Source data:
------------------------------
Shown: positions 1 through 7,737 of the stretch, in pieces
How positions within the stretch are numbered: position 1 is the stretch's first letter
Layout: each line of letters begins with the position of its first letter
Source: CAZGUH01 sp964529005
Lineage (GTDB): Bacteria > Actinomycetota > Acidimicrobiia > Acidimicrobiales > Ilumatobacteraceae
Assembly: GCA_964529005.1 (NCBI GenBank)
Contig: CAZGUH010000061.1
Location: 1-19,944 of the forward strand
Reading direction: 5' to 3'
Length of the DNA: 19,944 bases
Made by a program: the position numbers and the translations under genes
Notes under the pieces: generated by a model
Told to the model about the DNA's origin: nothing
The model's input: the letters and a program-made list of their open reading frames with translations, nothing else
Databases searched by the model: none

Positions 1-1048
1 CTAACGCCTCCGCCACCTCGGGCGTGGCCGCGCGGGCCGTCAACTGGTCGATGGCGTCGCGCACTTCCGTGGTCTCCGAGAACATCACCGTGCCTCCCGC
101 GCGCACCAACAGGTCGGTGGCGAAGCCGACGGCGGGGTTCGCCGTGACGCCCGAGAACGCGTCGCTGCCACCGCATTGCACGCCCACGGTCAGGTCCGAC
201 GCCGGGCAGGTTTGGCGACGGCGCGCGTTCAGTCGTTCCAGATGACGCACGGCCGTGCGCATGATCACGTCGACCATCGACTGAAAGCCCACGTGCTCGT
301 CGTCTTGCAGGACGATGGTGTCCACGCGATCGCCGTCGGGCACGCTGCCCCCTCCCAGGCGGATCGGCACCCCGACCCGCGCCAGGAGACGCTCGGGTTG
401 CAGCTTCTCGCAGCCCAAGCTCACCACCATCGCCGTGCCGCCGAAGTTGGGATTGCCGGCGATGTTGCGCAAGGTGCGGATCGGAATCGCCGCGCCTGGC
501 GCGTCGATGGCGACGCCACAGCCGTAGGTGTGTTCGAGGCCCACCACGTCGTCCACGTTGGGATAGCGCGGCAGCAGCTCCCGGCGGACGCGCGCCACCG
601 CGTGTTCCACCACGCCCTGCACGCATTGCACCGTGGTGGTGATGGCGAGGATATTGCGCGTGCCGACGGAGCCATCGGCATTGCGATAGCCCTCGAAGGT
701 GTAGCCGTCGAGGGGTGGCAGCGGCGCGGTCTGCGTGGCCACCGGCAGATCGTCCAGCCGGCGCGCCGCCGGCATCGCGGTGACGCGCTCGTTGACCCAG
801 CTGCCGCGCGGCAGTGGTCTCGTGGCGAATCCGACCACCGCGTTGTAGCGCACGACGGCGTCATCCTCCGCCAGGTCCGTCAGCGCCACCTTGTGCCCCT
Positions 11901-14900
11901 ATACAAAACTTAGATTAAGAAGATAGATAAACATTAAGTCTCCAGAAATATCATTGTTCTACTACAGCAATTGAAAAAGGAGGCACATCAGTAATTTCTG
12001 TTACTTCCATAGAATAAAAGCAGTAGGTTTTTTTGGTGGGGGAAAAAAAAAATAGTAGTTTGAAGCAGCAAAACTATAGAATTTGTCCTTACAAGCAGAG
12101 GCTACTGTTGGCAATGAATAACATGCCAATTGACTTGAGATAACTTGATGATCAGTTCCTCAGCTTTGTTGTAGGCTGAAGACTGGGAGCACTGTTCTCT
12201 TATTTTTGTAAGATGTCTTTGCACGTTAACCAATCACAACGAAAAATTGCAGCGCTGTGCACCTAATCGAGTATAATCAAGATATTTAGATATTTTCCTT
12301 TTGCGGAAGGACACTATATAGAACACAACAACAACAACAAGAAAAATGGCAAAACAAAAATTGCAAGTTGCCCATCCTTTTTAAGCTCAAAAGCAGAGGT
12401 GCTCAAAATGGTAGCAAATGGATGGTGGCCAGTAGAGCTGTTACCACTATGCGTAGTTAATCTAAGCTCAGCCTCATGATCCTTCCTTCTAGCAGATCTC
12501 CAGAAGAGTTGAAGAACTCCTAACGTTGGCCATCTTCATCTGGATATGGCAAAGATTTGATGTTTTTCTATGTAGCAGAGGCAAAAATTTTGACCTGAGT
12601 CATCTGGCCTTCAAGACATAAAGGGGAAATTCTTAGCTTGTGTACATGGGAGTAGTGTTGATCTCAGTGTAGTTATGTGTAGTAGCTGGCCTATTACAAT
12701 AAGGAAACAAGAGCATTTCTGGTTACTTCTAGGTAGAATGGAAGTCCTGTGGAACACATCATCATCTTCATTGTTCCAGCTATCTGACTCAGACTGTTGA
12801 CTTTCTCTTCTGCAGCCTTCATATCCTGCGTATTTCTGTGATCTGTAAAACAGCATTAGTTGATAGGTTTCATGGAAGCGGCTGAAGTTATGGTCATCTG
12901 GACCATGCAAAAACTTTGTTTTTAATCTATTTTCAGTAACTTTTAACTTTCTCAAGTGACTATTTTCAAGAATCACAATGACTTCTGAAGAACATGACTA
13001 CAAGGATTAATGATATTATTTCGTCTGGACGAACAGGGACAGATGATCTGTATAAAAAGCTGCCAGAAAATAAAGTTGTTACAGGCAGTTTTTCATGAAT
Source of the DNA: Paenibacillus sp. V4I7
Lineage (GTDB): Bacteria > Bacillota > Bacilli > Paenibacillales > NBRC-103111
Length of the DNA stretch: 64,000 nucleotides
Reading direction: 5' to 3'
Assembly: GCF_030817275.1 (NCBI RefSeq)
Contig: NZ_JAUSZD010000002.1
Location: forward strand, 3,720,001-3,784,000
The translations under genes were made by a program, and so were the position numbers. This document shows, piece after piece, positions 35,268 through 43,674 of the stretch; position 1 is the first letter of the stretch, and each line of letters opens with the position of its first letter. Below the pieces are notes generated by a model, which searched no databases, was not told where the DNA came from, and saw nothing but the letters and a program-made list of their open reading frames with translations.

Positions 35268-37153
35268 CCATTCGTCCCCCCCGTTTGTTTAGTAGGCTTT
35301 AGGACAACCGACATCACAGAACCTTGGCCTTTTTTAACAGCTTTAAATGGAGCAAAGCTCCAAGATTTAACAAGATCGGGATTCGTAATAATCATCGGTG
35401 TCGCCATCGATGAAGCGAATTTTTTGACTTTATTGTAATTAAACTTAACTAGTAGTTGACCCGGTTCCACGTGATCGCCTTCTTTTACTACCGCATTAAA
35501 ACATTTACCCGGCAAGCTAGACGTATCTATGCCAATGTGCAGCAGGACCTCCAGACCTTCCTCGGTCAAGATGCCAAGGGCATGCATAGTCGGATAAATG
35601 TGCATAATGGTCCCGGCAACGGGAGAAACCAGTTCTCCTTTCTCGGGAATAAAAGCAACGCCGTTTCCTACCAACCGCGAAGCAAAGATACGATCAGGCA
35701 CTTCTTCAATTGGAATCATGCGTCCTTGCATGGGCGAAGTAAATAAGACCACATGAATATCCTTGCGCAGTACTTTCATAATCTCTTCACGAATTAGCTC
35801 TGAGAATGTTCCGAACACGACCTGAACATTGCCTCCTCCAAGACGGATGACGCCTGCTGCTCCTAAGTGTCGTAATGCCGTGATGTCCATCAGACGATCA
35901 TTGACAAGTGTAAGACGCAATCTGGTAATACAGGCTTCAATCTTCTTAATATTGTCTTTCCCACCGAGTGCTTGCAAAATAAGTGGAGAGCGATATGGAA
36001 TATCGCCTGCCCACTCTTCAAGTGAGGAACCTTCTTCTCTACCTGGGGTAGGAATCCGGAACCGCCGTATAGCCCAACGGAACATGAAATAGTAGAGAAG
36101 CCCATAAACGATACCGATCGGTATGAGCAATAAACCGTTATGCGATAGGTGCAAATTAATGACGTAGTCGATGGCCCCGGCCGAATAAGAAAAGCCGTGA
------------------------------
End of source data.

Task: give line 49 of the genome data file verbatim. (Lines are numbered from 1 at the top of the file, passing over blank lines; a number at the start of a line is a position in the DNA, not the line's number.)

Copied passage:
35301 AGGACAACCGACATCACAGAACCTTGGCCTTTTTTAACAGCTTTAAATGGAGCAAAGCTCCAAGATTTAACAAGATCGGGATTCGTAATAATCATCGGTG